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Ancient Roman ‘domus’ with mosaic floors tucked right under modern flats

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The discovery was made in 2014 during works to earthquake-proof the foundations of the 1950s-era building not far from the Circus Maximus. AFP

Ancient Roman ‘domus’ with mosaic floors tucked right under modern flats

It doesn't look like much from the outside, but a building in central Rome holds a hidden treasure in the basement: the remains of a Roman era home, including elaborate mosaics.

At the entrance of the 1950s building at the foot of Rome’s Aventine Hill, all appears normal, with a resident loaded with shopping bags kindly holding the door.

But venture a bit further, and down a short flight of stairs one arrives at the prize, hiding behind an ordinary grey metal door.

It is there where mosaics from a Roman “domus”, or home, dating from between the first century BC to the second century AD, are visible.

Ensuing generations of Romans imposed six different levels of floors over the ages until in 2014, the remains were revealed by excavations to transform the former headquarters of the National Bank of Labour into an apartment building after its purchase by French bank BNP Paribas.

“We are here inside an ‘archaeological box’ . . . an architectural structure having two functions: to protect the mosaics and to allow the public to have access to it,” said Roberto Narducci, an archaeologist from Rome’s Directorate of Cultural Assets.

The mosaics depict sinewy vines creeping from pots, black and white geometric patterns, and even a bright green parrot perched atop a branch.

Doors opened to the public on Friday after four years of technologically complex excavation work that was completed in 2018.

“Here we’re inside a private building . . . just where they were planning to build eight garages,” Narducci said, smiling.

Goodbye garages

The garage plan was shelved after an agreement with BNP Paribas, which financed work on the excavations, he said.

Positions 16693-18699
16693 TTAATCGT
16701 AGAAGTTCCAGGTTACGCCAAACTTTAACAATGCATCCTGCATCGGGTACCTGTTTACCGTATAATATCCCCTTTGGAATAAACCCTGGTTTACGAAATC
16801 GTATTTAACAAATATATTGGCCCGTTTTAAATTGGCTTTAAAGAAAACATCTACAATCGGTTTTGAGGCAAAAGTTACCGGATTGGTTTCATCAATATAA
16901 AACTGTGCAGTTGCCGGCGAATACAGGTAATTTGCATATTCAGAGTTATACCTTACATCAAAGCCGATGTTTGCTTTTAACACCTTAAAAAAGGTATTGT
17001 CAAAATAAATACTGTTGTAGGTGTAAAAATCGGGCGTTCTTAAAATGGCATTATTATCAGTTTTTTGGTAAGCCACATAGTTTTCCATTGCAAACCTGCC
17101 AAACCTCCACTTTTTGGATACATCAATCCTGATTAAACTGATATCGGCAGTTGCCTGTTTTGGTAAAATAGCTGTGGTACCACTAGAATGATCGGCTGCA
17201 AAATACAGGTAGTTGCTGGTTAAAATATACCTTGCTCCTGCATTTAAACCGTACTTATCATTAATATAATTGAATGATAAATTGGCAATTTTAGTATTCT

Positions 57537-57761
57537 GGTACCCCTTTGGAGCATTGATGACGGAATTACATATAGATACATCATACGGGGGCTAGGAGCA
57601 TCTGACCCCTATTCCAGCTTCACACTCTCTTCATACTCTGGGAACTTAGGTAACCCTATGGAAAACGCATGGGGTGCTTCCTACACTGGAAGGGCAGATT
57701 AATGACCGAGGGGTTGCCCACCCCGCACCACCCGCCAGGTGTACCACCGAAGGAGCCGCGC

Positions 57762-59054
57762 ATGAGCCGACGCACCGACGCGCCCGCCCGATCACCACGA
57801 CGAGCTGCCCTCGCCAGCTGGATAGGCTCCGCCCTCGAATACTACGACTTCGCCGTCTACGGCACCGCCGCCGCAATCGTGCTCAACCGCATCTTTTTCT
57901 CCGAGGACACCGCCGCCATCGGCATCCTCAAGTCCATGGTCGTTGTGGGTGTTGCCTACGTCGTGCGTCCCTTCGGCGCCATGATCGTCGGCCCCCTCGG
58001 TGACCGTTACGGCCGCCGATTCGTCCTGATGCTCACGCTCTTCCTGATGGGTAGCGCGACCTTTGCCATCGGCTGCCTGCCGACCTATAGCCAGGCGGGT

A multimedia visit greets the public, using plays of light and a soundtrack punctuated with bird songs to transform the atmosphere once again into the Roman “domus” of a wealthy family.

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A view of the apartment building under which the remains of a magnificent Roman villa, or domus, buried for almost 2,000 years at the foot of Rome’s Aventine Hill In Rome on May 6 of last year. AFP

The light show imposes brightly coloured paintings reminiscent of those of Pompeian villas on the walls, while missing portions of mosaics are replaced as if by magic.

Undoubtedly, the former home better evokes more of its original splendour – even after the passing of more than 2,000 years – through the chosen format rather than transforming all elements to a museum.

“We had the opportunity to study several layers of mosaics that were superimposed on each other over the centuries, six in total: from a scientific point of view, this happens very rarely,” said Narducci.

During the study of an area of over 2,000sqm, archaeologists unearthed even more finds, some dating back as far as the eighth century BC, including the remains of a military construction that may have been a watchtower. Its foundations are still visible.

And how do the co-owners of the building react to this unusual presence under their feet?

Residents are “proud” of the former Roman home below them, according to Narducci, and they have preferential access when the site is open to the public.

A deal between Rome’s cultural assets department and the condominium provides for visits by the public on the first and third Friday of each month, under the supervision of a guide.

“It’s true we’re inside a residential building, but we are also on an archaeological site where the objects belong to the state,” Narducci said.

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